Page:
- The Washington Times - Wednesday, September 29, 2004

FORT JACKSON, S.C. — The sounds of gunfire echo through the forest of this Army training base, as small clusters of soldiers in combat gear kneel in the dirt, their darkly painted faces bowed in prayer.

“Your flock is here. Let us pray to the Lord,” calls out Chaplain Maj. Ira Houck, instructing his chaplain trainees to begin their so-called shotgun services.

With bloody conflicts in Iraq, Afghanistan and elsewhere still brewing, instructors at the Army’s Chaplain Center and School say they want to train men and women who can minister to soldiers of every faith — and who understand combat.

“We have to help [trainees] help soldiers who must deal with the stress of battle,” said Maj. Scott Sterling, a Baptist chaplain whose unit lost four soldiers in Iraq last year.

At the culmination of 13 weeks of training at the school, chaplain trainees participate in a three-day, three-night field exercise to practice what they have learned.

“We try to pick scenarios that are as realistic as possible. This one is taken from events that happened to my soldiers in Iraq last year,” Maj. Sterling said during a recent outing.

On the first day of the exercise, trainees have 15 minutes to prepare remarks designed to comfort soldiers heading out on dangerous convoy duty. They also conduct religious services in the field and practice comforting the wounded and consoling soldiers traumatized by battle.

As the trainees formed small prayer groups under the pines, stanzas from “Amazing Grace,” “A Mighty Fortress Is Our God” and “Rock of Ages” began to muffle the sound of far-off rifles.

One soldier, drenched in sweat from the midday heat, read passages from his camouflaged paperback Bible. “Blessed are the pure in heart, for they shall see God. Blessed are the peacemakers, for they shall be called the children of God,” he called out.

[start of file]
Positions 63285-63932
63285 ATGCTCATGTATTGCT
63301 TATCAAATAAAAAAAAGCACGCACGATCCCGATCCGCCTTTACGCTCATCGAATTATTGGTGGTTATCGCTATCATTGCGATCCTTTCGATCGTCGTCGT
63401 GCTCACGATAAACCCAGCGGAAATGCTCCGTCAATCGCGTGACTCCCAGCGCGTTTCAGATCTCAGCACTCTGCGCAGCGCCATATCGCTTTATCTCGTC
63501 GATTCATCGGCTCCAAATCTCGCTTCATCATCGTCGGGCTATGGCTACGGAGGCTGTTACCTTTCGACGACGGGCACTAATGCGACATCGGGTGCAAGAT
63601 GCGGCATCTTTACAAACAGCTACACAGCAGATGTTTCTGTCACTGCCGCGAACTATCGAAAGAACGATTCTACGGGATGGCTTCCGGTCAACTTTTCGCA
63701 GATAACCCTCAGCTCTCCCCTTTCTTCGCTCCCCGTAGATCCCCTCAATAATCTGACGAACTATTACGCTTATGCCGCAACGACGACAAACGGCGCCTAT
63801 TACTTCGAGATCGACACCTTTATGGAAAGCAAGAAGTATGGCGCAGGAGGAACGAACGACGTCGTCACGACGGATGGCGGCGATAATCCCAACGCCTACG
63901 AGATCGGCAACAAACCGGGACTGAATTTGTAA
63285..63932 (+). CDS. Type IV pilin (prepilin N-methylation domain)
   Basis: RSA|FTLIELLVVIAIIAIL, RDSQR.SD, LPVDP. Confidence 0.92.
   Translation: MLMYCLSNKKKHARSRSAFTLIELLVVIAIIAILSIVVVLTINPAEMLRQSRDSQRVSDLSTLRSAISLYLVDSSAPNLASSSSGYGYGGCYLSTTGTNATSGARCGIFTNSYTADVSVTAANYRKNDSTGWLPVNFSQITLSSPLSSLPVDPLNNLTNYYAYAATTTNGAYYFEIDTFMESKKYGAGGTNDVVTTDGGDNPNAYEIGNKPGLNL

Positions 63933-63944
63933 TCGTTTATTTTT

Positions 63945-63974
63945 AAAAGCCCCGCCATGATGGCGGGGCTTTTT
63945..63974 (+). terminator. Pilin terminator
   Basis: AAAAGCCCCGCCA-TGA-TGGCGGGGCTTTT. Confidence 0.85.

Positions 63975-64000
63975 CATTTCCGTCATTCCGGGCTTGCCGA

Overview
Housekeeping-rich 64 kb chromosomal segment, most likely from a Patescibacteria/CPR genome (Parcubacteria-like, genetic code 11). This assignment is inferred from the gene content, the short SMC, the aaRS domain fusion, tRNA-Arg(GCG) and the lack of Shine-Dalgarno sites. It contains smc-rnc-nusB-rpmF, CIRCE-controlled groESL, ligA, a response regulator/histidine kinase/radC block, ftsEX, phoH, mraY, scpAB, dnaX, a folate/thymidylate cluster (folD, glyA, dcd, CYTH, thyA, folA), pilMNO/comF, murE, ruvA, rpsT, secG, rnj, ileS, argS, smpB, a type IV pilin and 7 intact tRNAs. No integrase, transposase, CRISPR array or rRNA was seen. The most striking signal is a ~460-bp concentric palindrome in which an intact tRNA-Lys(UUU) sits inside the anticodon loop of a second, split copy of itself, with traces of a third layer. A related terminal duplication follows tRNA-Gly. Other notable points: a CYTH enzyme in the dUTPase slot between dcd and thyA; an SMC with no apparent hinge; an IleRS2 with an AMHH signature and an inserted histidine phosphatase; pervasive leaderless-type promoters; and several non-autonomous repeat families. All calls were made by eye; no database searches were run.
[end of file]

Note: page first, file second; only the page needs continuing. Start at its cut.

Lt. Stacie Kervin offered a sermon based on Matthew 5:13: “Ye are the salt of the earth.” She advised soldiers that salt has powers for taste, healing and preserving and that Christians must remember that their lives and their actions are like salt. “Let your salt, your example, always affect other people,” she said.

Maj. Sterling, who offered the group an immediate critique, lauded their choice of hymns and religious texts but said the sermon needed work.

“That’s a fine Sunday school lesson, but it doesn’t say much to soldiers who are about to go on this mission,” he said. “Remember, you are comforting soldiers who may be of a whole spectrum of beliefs. … They may be thinking, ‘Is our cause just? Is this the right thing to do?’ Keep in mind what is relevant for these guys going into harm’s way.”

Lt. Kervin, a member of the Coalition of Spirit-Filled Churches, said she would rework her remarks. “I was focused on how to do a quick sermon, not the combat,” she said.

About 40 percent of this class of 85 trainees will go on to serve in the active-duty Army, and there is a good chance that many will see duty in Afghanistan or Iraq, the instructors say. Some will return to pursue additional religious training, while others will enter the reserves. The school graduates about 160 chaplains a year.

With 1,350 chaplains in the Army, the service is always on the lookout for more priests, ministers, rabbis and imams to tend to soldiers and their families, said Chaplain Col. Paul Vicalvi, a member of the American Baptist Churches in the U.S.A., who heads the school.

Col. Vicalvi said Army congregations seem used to the idea of hearing from chaplains of many faiths.

“I’ve shared pulpits with many different theologies, but somehow we can preach our own faith and not have any difficulty,” he said.

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